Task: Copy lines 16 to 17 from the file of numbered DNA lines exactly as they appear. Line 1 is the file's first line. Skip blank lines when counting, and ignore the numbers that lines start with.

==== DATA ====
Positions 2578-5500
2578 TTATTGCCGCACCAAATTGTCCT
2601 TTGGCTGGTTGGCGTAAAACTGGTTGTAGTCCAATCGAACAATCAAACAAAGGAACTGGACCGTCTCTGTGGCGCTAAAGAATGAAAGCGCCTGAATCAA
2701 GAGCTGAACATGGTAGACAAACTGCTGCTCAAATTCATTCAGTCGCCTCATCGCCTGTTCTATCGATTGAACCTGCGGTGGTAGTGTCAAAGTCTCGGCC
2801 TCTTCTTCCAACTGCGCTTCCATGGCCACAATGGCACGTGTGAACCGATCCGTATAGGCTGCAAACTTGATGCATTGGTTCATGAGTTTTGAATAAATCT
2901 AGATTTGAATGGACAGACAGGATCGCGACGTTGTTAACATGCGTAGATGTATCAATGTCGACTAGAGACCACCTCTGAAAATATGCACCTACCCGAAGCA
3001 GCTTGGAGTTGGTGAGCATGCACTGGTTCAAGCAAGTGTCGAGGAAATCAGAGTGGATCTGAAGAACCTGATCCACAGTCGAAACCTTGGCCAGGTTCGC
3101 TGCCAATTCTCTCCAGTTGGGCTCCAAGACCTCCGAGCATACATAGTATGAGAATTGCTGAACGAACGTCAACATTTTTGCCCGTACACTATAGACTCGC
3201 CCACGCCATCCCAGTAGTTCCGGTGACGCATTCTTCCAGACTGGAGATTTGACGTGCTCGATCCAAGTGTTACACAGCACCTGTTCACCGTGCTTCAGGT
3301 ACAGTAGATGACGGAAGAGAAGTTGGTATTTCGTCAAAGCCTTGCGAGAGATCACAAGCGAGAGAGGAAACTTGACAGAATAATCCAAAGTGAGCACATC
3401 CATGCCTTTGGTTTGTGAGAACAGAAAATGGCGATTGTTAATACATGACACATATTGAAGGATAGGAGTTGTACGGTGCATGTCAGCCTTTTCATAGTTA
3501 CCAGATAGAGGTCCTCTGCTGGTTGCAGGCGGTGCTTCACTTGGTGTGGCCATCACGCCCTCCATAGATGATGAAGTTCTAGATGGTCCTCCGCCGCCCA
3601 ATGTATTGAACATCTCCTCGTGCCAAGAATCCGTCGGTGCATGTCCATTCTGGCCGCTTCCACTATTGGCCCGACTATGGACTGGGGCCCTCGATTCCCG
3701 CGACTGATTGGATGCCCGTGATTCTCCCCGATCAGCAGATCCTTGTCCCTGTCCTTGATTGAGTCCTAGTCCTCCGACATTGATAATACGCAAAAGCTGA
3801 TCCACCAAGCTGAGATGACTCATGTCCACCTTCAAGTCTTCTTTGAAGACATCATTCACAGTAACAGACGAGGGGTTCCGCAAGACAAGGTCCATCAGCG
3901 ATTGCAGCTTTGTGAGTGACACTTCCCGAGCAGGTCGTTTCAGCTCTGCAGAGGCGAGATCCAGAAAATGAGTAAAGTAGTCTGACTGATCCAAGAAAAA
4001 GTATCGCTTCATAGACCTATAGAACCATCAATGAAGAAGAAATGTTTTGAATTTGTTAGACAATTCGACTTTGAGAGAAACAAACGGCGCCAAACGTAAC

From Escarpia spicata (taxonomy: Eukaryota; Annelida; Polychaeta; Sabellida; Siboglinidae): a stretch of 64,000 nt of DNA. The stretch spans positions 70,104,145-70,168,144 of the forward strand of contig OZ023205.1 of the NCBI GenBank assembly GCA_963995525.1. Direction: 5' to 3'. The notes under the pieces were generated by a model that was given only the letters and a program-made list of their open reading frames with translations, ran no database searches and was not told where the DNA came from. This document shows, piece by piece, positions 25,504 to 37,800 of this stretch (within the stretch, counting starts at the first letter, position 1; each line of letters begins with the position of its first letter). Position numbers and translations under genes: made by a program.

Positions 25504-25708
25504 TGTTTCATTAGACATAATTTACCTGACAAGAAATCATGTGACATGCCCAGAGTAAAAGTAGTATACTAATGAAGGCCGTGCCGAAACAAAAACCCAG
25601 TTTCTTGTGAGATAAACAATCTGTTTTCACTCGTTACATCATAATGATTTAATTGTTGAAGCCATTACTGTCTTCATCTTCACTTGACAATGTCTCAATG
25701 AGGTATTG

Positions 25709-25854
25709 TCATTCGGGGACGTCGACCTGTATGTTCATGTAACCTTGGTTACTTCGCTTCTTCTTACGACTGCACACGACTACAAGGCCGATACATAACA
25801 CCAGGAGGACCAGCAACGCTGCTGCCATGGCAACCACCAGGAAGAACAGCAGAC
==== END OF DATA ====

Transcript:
3901 ATTGCAGCTTTGTGAGTGACACTTCCCGAGCAGGTCGTTTCAGCTCTGCAGAGGCGAGATCCAGAAAATGAGTAAAGTAGTCTGACTGATCCAAGAAAAA
4001 GTATCGCTTCATAGACCTATAGAACCATCAATGAAGAAGAAATGTTTTGAATTTGTTAGACAATTCGACTTTGAGAGAAACAAACGGCGCCAAACGTAAC